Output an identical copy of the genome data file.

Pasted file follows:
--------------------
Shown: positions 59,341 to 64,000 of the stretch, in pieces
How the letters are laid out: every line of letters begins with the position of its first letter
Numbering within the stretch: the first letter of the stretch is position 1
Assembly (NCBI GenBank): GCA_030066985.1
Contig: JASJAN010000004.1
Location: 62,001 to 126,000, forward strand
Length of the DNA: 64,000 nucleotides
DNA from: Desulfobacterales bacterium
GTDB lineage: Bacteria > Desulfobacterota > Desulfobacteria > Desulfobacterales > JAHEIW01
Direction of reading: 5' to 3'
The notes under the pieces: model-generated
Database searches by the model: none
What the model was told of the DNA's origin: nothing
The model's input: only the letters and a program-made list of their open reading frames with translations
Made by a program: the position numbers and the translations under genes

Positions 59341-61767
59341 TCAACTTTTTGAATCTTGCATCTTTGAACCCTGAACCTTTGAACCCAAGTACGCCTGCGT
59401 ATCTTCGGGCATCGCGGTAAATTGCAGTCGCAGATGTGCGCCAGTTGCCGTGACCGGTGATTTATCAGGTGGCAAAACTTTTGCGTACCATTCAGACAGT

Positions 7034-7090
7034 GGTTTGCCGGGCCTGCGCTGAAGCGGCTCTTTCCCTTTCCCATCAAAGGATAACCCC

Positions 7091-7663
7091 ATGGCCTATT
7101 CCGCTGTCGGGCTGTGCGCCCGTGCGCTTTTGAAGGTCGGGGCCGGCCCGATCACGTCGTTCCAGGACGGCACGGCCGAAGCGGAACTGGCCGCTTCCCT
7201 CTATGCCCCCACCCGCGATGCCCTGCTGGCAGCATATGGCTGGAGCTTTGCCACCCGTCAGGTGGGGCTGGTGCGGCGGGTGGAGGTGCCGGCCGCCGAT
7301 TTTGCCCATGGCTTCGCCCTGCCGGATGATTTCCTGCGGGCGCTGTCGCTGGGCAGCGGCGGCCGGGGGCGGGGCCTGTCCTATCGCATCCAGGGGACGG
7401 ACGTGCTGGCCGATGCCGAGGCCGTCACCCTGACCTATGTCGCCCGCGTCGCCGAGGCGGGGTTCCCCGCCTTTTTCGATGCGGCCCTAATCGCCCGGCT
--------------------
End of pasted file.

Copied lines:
Shown: positions 59,341 to 64,000 of the stretch, in pieces
How the letters are laid out: every line of letters begins with the position of its first letter
Numbering within the stretch: the first letter of the stretch is position 1
Assembly (NCBI GenBank): GCA_030066985.1
Contig: JASJAN010000004.1
Location: 62,001 to 126,000, forward strand
Length of the DNA: 64,000 nucleotides
DNA from: Desulfobacterales bacterium
GTDB lineage: Bacteria > Desulfobacterota > Desulfobacteria > Desulfobacterales > JAHEIW01
Direction of reading: 5' to 3'
The notes under the pieces: model-generated
Database searches by the model: none
What the model was told of the DNA's origin: nothing
The model's input: only the letters and a program-made list of their open reading frames with translations
Made by a program: the position numbers and the translations under genes

Positions 59341-61767
59341 TCAACTTTTTGAATCTTGCATCTTTGAACCCTGAACCTTTGAACCCAAGTACGCCTGCGT
59401 ATCTTCGGGCATCGCGGTAAATTGCAGTCGCAGATGTGCGCCAGTTGCCGTGACCGGTGATTTATCAGGTGGCAAAACTTTTGCGTACCATTCAGACAGT

Positions 7034-7090
7034 GGTTTGCCGGGCCTGCGCTGAAGCGGCTCTTTCCCTTTCCCATCAAAGGATAACCCC

Positions 7091-7663
7091 ATGGCCTATT
7101 CCGCTGTCGGGCTGTGCGCCCGTGCGCTTTTGAAGGTCGGGGCCGGCCCGATCACGTCGTTCCAGGACGGCACGGCCGAAGCGGAACTGGCCGCTTCCCT
7201 CTATGCCCCCACCCGCGATGCCCTGCTGGCAGCATATGGCTGGAGCTTTGCCACCCGTCAGGTGGGGCTGGTGCGGCGGGTGGAGGTGCCGGCCGCCGAT
7301 TTTGCCCATGGCTTCGCCCTGCCGGATGATTTCCTGCGGGCGCTGTCGCTGGGCAGCGGCGGCCGGGGGCGGGGCCTGTCCTATCGCATCCAGGGGACGG
7401 ACGTGCTGGCCGATGCCGAGGCCGTCACCCTGACCTATGTCGCCCGCGTCGCCGAGGCGGGGTTCCCCGCCTTTTTCGATGCGGCCCTAATCGCCCGGCT